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Pathophysiology, clinical clues, and recovery of organisms in anaerobic infections

John G Bartlett, MD
Section Editor
Stephen B Calderwood, MD
Deputy Editor
Sheila Bond, MD


Anaerobic bacteria are the major constituents of normal human flora at virtually all anatomic sites and have been recovered from a wide array of different infections. Isolating the organisms from specimens requires the use of specialized methods in the microbiology laboratory, but it has often been problematic to determine when these bacteria represent true pathogens or merely commensals. This decision is facilitated by the anaerobe recovered and its established pathogenic potential and concentration as well as the appropriateness of the specimen source.

The pathophysiology of anaerobic infections, clinical clues to suspect anaerobes, and methods for recovering the organisms will be reviewed here. Clinical syndromes involving anaerobes (including treatment), the history of anaerobes, and their role in the normal flora are discussed separately. (See "Anaerobic bacterial infections" and "Anaerobic bacteria: History and role in normal human flora".)


Anaerobic infections nearly always arise from leakage of endogenous bacteria into contiguous or other sites. Important exceptions are some of the clostridial syndromes, including botulism, Clostridium perfringens food poisoning, enteritis necroticans, tetanus, some cases of gas gangrene, and Clostridium difficile–associated diarrhea. (See related topics.)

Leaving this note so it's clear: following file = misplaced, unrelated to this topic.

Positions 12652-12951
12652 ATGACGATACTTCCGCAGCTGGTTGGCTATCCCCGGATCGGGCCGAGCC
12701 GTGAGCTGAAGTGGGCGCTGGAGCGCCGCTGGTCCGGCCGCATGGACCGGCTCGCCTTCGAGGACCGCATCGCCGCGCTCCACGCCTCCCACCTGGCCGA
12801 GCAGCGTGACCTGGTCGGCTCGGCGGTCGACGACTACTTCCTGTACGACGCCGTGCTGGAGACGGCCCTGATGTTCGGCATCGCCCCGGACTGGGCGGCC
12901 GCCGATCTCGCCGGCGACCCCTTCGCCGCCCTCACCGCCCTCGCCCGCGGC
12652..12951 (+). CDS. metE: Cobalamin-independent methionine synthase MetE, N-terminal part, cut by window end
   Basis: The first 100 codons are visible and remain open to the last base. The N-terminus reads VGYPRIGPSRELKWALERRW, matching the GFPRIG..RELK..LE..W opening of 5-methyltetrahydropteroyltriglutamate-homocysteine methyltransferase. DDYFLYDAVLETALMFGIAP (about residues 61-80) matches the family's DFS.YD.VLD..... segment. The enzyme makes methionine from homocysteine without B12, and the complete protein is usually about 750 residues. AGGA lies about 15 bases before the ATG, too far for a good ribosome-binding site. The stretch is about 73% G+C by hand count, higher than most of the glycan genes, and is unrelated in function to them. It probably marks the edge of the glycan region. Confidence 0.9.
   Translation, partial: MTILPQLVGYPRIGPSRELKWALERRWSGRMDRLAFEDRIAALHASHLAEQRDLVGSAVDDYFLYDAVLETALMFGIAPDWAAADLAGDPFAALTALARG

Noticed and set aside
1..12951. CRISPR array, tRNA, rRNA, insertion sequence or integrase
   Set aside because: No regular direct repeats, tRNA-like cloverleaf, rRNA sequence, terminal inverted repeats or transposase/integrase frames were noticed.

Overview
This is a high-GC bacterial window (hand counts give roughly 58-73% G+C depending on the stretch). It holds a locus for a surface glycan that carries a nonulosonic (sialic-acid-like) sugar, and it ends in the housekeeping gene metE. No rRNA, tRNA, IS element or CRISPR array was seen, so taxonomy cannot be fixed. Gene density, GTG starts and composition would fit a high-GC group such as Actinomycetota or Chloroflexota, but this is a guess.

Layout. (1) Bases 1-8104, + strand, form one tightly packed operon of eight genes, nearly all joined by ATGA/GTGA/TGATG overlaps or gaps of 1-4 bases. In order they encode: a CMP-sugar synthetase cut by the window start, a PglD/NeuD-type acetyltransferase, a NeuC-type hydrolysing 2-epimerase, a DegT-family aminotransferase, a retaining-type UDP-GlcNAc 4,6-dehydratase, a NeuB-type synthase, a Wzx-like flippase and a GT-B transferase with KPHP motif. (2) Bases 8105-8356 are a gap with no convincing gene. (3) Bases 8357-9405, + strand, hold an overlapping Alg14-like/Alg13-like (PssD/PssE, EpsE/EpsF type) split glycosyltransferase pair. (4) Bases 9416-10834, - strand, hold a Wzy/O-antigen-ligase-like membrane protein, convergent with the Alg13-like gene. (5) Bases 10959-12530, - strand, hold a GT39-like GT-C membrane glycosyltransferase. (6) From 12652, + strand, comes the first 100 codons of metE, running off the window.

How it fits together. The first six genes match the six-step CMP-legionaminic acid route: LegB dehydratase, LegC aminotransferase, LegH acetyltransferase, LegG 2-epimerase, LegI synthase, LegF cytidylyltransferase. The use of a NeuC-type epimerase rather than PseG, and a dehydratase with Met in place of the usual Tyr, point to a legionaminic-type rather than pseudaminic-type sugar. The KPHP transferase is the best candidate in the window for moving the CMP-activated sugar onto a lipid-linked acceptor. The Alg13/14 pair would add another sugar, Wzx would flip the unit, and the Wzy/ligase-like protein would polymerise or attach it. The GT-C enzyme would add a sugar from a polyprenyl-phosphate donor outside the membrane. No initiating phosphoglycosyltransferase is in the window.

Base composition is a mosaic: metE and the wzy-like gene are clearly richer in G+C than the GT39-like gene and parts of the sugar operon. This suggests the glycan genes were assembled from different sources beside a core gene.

The usual pathophysiologic mechanism for anaerobic infection is a breach in the mucocutaneous barrier resulting in displacement of the normal flora. Host defense mechanisms are presumably important, but the compromised host is not unusually susceptible. Exceptions are infections associated with defects of mucocutaneous barriers, such as carcinoma with obstruction, mucositis, perirectal lesions, or compromised consciousness with aspiration.

Three major issues arise in the pathogenesis of anaerobic infections:

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Literature review current through: Nov 2017. | This topic last updated: Aug 23, 2017.
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